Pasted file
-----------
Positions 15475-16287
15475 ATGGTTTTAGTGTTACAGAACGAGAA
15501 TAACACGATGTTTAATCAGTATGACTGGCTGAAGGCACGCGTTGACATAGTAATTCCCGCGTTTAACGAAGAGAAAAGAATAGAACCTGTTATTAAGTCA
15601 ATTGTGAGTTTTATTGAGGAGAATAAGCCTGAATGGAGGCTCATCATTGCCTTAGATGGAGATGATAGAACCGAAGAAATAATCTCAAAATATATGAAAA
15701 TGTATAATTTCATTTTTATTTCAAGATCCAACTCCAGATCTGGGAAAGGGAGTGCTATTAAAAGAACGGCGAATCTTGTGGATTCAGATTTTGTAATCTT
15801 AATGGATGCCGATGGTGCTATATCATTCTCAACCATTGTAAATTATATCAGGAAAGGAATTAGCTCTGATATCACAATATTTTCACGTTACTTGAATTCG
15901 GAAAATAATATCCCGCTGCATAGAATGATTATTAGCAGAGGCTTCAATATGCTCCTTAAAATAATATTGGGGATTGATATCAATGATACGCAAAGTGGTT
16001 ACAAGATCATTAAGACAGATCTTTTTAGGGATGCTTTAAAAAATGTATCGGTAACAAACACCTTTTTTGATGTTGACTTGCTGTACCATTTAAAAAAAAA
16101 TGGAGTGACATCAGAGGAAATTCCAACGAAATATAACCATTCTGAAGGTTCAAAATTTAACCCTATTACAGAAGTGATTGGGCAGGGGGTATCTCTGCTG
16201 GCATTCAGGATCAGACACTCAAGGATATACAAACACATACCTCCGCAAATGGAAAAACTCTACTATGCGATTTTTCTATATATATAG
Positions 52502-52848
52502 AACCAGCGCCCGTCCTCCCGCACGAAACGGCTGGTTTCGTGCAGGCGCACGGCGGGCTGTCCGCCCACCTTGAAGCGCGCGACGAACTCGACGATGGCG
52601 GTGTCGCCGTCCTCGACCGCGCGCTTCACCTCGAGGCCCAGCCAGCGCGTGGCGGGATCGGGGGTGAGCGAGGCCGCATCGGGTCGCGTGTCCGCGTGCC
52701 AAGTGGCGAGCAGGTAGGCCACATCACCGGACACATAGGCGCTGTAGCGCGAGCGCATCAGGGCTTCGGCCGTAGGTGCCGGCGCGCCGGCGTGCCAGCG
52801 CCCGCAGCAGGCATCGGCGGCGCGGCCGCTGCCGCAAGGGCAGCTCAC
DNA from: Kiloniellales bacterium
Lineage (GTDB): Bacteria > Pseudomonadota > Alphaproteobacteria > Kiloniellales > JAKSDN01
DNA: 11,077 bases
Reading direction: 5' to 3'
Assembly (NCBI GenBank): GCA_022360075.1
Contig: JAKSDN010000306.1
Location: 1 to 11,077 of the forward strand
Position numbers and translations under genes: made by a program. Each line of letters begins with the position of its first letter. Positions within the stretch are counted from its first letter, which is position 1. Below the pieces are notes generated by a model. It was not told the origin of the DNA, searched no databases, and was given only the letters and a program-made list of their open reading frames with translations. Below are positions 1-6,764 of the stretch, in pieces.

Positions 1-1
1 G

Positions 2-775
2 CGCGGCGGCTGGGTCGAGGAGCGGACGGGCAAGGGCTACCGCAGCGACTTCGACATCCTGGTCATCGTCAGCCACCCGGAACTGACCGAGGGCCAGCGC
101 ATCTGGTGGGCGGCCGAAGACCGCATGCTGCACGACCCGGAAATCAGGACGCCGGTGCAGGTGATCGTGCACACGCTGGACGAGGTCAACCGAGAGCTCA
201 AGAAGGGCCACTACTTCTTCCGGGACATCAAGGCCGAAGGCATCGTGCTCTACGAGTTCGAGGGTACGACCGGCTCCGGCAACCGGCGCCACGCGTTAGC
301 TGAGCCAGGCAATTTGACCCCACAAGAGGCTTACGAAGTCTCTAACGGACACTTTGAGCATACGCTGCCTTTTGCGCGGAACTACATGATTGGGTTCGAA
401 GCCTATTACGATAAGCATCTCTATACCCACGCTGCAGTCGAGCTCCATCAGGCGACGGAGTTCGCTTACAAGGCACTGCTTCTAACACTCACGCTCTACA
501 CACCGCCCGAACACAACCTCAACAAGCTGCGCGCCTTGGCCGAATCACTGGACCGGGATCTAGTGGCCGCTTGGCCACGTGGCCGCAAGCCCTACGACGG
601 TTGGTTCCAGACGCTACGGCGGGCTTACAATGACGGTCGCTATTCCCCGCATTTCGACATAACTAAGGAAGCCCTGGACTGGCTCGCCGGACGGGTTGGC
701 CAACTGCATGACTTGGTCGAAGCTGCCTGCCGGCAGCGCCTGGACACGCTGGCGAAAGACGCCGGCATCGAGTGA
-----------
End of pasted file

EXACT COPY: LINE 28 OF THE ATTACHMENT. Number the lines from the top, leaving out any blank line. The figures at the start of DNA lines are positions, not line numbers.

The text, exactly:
101 ATCTGGTGGGCGGCCGAAGACCGCATGCTGCACGACCCGGAAATCAGGACGCCGGTGCAGGTGATCGTGCACACGCTGGACGAGGTCAACCGAGAGCTCA